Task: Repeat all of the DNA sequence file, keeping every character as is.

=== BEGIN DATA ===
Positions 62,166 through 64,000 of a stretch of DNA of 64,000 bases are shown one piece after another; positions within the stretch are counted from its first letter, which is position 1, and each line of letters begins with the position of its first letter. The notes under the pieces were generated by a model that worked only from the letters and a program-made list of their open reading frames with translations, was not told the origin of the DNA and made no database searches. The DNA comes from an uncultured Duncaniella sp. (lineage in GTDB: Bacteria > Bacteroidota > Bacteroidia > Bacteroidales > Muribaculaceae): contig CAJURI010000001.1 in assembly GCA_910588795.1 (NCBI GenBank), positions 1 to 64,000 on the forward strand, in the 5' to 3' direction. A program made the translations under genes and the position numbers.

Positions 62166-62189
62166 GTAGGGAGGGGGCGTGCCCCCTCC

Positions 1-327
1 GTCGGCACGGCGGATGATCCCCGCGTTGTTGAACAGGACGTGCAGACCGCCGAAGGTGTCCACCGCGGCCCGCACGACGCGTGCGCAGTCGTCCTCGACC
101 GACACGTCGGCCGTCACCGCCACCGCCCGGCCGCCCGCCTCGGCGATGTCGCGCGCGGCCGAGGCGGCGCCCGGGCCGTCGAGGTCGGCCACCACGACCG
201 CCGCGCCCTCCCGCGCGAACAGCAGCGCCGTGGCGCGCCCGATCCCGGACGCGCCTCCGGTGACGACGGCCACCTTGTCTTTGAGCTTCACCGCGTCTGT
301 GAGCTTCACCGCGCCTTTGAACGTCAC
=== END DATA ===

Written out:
Positions 62,166 through 64,000 of a stretch of DNA of 64,000 bases are shown one piece after another; positions within the stretch are counted from its first letter, which is position 1, and each line of letters begins with the position of its first letter. The notes under the pieces were generated by a model that worked only from the letters and a program-made list of their open reading frames with translations, was not told the origin of the DNA and made no database searches. The DNA comes from an uncultured Duncaniella sp. (lineage in GTDB: Bacteria > Bacteroidota > Bacteroidia > Bacteroidales > Muribaculaceae): contig CAJURI010000001.1 in assembly GCA_910588795.1 (NCBI GenBank), positions 1 to 64,000 on the forward strand, in the 5' to 3' direction. A program made the translations under genes and the position numbers.

Positions 62166-62189
62166 GTAGGGAGGGGGCGTGCCCCCTCC

Positions 1-327
1 GTCGGCACGGCGGATGATCCCCGCGTTGTTGAACAGGACGTGCAGACCGCCGAAGGTGTCCACCGCGGCCCGCACGACGCGTGCGCAGTCGTCCTCGACC
101 GACACGTCGGCCGTCACCGCCACCGCCCGGCCGCCCGCCTCGGCGATGTCGCGCGCGGCCGAGGCGGCGCCCGGGCCGTCGAGGTCGGCCACCACGACCG
201 CCGCGCCCTCCCGCGCGAACAGCAGCGCCGTGGCGCGCCCGATCCCGGACGCGCCTCCGGTGACGACGGCCACCTTGTCTTTGAGCTTCACCGCGTCTGT
301 GAGCTTCACCGCGCCTTTGAACGTCAC